Before the moon and Mars and the vastness of outer space, there was the South Pole, the North Pole and the Northwest Passage.

In "The Last Viking: The Life of Roald Amundsen" (Da Capo Press, 356 pages, $27.50), Canadian author Stephen R. Bown uses recently translated letters, diaries and other sources to counter some of the negative treatment the great Norwegian explorer has received, much of it deriving from criticism of his 1911-12 "race" with English explorer Robert Scott to the South Pole.

Amundsen and his team reached the pole in December 1911, more than a month ahead of the Englishman.

Amundsen faded from public memory after his death at the age of 56 in 1928 -- he was lost on a rescue mission, trying to save a rival explorer -- and his name usually was invoked only in connection with Scott "without much subsequent discussion of Amundsen's substantial accomplishments following his exploits in Antarctica," Bown writes. "This book is intended to address the dearth."

Those accomplishments included his reaching the North Pole in 1926, the first expedition leader to achieve the prize without dispute.

Earlier, in 1903-06, he became the first to traverse Canada's Northwest Passage, from the Atlantic Ocean to the Pacific.

Alf Ole Ask, a U.S. correspondent for the Oslo newspaper Aftenposten, said recently that Amundsen "is not as big as [Fridtjof] Nansen," the Norwegian explorer who in 1889 became the first to traverse Greenland.

But Amundsen was widely celebrated as a national hero last year on the centennial of his South Pole achievement, and "all Norwegians know that he beat Scott."

Reading Amundsen's own descriptions of months at a time -- years! -- spent in the most inhospitable regions of the Earth, the physical and psychological challenges of living and working in extreme cold, traveling over jagged ice and ice-strewn, uncharted waters, one has to wonder: Why would anyone subject himself to such misery?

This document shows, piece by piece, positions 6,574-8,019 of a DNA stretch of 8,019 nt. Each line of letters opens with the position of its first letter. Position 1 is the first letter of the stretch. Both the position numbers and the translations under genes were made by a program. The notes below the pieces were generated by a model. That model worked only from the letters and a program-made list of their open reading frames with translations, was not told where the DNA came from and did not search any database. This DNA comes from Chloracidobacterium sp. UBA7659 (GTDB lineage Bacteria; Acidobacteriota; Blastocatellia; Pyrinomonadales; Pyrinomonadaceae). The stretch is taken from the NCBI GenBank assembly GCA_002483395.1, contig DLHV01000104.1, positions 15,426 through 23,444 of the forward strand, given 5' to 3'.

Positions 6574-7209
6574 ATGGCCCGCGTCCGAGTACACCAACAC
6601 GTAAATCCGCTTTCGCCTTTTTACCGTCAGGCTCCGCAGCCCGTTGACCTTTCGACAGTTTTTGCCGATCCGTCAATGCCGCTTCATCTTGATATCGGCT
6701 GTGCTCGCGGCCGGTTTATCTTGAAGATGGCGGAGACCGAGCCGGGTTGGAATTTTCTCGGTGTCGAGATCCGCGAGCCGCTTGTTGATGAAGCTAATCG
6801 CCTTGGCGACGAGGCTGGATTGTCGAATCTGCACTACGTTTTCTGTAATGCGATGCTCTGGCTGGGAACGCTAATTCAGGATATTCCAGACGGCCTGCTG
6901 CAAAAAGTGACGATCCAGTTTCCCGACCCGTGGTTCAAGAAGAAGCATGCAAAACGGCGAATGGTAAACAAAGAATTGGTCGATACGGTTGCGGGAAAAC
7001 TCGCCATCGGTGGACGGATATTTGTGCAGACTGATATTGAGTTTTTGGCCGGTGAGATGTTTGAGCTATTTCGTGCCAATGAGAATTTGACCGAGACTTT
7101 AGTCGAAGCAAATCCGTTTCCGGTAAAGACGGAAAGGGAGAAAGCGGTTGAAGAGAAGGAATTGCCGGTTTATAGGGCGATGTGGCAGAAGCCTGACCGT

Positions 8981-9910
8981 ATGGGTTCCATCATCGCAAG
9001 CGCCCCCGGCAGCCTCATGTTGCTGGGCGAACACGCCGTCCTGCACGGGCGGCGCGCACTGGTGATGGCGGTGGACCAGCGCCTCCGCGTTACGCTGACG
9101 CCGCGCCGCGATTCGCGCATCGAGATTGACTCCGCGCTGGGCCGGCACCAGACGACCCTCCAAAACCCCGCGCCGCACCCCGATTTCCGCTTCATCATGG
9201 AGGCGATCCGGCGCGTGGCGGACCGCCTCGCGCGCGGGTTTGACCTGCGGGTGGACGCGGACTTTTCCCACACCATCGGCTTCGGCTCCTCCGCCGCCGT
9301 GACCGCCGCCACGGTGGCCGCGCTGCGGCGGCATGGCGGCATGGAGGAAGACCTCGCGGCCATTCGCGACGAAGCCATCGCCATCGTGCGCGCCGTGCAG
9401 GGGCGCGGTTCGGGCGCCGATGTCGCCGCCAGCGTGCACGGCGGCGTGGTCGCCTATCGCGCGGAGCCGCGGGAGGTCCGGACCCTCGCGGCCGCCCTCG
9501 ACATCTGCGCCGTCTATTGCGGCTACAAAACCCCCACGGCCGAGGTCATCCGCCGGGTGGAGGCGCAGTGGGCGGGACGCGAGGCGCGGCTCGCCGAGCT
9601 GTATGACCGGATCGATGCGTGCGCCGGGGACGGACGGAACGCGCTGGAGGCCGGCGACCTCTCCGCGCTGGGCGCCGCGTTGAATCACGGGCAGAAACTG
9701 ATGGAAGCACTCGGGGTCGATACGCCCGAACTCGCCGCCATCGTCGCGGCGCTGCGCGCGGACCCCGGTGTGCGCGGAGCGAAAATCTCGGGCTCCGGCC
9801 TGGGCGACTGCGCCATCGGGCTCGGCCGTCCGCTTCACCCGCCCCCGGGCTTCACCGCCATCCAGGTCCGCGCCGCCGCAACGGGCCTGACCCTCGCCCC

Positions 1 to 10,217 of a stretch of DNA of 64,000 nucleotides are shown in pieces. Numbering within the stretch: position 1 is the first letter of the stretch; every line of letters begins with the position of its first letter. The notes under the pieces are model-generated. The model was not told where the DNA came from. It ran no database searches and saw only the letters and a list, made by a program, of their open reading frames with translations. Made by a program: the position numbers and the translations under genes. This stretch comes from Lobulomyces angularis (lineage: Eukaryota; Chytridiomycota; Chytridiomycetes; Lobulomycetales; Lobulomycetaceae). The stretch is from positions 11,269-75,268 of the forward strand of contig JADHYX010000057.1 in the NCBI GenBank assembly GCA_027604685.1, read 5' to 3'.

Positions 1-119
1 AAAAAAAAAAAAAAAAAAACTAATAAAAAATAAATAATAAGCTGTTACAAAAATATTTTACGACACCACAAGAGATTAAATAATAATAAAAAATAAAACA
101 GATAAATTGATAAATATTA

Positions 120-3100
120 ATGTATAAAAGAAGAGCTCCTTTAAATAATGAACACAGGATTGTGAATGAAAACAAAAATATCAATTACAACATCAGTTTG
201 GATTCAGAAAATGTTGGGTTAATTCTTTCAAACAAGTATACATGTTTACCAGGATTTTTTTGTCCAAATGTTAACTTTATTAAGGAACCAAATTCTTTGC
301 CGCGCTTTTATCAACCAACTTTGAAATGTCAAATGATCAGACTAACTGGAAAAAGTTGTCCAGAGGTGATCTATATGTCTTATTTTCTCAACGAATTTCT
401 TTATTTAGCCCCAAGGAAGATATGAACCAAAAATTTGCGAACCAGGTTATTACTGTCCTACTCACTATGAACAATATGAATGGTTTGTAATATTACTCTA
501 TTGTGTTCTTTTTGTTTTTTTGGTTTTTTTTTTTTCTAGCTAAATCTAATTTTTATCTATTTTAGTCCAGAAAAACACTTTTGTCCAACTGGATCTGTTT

But Amundsen loved the sport of it, the adventure and newness of it.

And since he was a boy growing up in Norway, he had loved a broad, glittering, blue-white vista. "Your Arctic explorer revels in a field of ice," he wrote in one of his several books, "as a farmer delights in a wheat field."

His greatest ability might have been his willingness to change, to adapt. He learned much from the Inuit people on the use of dogs and skis and animal-skin clothing, and he went from sailing ships to dogsleds to airplanes to the prototype airship that in 1926 took him from Spitsbergen across the North Pole to Alaska.

"Amundsen towers in the pantheon of great explorers, and his death marked the end of an era," Bown writes in this persuasive and highly readable biography/ adventure story. "The corporate-funded, technology-dependent, risk-averse expeditions of today seem sterile compared with the gambles of the heroic age."

Chuck Haga, a longtime reporter for the Star Tribune, now lives and writes in North Dakota.